I had the most bizarre dream:
I was driving along in my car near Alexandria and I saw a man in flannel shirt carrying a safety cone. I wasn’t paying close enough attention so I didn’t notice him trying to wave me over until I had passed and caught sight of him in my rear view mirror. Later,, on my way home, I saw him again. This time, as we waved me in, I followed his instruction pulled off the road, parked my car, and walked down into what appeared to be a gravel parking area with a charming rock wall that overlooked a lake. It was a nice area, bucolic really, and I didn’t feel the least bit frightened. There was one other person waiting in this area.
Within a few minutes, others arrived who had also been directed into this area. Eventually, there would be roughly one hundred of us. There we were, waiting together, but for what. Many of us had smartphones or tablets and nothing regarding any sort of incident in the Alexandria was appearing on feeds or news sites. No law enforcement ever drove by, we never heard sirens. It occurred to me that the man directing us wore no uniform and didn’t seem to be in contact with anyone else. He had no phone, not even a walkie talkie. Only a flannel shirt and an orange safety cone.
More and more people started to show up. We visited only minimally, engaged in less than small talk. Some of the conversations were simply peculiar.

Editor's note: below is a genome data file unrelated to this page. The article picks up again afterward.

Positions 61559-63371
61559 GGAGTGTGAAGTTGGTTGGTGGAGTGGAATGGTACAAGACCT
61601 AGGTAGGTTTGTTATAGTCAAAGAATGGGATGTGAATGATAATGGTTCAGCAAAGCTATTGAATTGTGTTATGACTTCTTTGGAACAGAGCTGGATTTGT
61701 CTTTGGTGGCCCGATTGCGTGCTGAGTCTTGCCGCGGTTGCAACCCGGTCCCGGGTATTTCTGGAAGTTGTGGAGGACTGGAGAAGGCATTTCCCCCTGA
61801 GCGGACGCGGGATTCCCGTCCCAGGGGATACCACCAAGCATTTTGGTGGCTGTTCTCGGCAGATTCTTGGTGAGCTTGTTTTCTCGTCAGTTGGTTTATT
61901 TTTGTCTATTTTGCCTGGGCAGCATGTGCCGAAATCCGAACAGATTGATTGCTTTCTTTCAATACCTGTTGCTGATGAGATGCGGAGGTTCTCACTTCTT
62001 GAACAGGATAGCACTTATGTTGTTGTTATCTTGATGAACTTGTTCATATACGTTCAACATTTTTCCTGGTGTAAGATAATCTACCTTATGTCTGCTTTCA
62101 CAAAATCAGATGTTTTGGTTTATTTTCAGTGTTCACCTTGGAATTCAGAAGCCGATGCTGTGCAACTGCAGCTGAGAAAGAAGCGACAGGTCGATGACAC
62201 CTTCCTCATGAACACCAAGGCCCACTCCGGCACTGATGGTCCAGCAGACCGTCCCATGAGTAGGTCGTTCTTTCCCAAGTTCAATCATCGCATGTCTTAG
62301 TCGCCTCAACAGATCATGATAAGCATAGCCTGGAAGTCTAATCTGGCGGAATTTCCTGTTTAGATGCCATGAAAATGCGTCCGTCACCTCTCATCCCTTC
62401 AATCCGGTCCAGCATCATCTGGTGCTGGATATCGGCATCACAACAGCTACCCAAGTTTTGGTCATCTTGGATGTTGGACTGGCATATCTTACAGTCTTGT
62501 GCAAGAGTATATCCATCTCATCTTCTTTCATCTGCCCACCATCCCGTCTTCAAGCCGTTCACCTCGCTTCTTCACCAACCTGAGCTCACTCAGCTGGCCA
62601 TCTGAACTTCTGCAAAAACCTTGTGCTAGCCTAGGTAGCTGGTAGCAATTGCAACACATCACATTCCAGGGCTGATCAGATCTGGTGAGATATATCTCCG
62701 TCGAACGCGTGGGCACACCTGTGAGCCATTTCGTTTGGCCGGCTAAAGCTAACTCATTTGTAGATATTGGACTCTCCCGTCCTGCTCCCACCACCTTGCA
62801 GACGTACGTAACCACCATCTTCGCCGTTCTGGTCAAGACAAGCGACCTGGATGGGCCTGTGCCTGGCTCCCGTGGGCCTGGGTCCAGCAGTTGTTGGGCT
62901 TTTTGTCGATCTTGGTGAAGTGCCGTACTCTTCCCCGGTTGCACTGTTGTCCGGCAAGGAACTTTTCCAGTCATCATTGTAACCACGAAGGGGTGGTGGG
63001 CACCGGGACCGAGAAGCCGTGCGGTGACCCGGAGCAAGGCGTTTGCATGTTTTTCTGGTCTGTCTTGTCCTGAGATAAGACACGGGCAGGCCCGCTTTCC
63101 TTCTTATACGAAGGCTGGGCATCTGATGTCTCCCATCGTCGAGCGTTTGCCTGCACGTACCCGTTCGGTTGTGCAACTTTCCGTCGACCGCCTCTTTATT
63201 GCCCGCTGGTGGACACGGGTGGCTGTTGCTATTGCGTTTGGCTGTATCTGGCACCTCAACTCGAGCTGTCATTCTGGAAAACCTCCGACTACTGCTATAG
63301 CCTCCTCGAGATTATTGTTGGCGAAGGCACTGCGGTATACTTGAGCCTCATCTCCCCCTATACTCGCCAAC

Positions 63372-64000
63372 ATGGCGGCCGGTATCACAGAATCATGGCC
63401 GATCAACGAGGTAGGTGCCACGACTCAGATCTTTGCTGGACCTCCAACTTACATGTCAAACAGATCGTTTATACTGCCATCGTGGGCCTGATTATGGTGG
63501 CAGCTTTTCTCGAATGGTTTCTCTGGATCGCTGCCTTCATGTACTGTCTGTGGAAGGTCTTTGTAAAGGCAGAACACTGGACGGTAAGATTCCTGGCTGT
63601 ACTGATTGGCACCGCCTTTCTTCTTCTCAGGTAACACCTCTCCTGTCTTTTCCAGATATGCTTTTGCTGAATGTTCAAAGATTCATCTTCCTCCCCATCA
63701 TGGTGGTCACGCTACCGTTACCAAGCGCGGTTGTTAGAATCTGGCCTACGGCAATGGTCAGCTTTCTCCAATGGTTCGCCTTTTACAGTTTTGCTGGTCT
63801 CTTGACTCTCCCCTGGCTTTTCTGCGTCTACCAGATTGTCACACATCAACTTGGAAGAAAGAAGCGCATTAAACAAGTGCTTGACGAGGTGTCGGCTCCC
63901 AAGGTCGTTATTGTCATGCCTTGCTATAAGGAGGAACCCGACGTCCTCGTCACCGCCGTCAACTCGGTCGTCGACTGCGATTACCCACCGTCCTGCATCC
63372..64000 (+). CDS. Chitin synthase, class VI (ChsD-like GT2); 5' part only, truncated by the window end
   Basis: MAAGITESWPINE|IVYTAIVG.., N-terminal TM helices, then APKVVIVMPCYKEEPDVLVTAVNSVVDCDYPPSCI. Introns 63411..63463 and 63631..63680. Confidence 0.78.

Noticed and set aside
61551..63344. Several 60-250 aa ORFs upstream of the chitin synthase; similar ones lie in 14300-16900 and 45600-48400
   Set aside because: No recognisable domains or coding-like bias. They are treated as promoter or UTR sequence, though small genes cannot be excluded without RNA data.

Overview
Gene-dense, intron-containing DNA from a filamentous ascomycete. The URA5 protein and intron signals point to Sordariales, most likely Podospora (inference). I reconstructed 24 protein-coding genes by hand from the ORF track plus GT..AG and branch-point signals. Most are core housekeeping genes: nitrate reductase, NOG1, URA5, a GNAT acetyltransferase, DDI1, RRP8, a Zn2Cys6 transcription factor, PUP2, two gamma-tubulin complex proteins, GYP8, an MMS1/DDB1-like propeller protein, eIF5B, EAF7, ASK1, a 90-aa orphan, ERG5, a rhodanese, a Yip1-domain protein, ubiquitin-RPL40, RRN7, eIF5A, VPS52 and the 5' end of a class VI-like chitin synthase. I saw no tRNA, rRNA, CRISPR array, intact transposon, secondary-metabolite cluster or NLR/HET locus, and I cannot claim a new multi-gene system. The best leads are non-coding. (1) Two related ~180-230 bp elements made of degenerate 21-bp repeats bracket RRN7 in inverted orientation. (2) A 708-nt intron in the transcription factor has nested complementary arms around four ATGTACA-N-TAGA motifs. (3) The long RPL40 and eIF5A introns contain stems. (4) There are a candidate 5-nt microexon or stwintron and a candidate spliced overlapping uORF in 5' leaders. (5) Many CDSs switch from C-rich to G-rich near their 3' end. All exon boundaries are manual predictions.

My alarm went off. I felt a sense of relief. It was if I couldn’t recognize the pending doom, the emanate danger, the fatality or what was to come until my eyes were open and I was awake. It occurred to me that I had followed the directions of someone with no apparent authority. Someone who led me to a secluded space. And not just me, many followed. What was the intent of the man in a flannel shirt with the orange safety cone? Were we all in danger? Were we going to be kidnapped, or killed?
I began thinking about my day and what could have contributed to this strange and thought provoking dream. Or perhaps it was a Kafkaesque dream.? I had recently experience, what I refer to as a literary coincidence. I had been reading Kafka's “The Trial.” And then one day Webster’s word of the day is Kafkaesque: of, relating to, or suggestive of Franz Kafka or his writings; especially: having a nightmarishly complex, bizarre, or illogical quality. And to this literary coincidence there is a third piece, I am reading the New York Times Book Review, (a simple weekly pleasure) and the Israeli author Amos Oz if featured in the section “By the Book.” This is a section of the review where authors talk about writers and books they like, and one of the authors he references is, of course, Kafka (literary coincidence).
It certainly was a Kafkaesque dream. I believe it was also fed by my concern earlier in the day of stranger abduction, and how I had recently heard or read something about never let someone trying to abduct you take you to the next location, fight scream, do whatever you can to avoid being relocated.
In this dream, we all went so willingly. So it occurs to me that there is even a bigger message in all of this about, who we trust, where they lead us, what are their motives, and why are people so willing to follow?
Gail Supernois-Hedstrom (12-7-2016)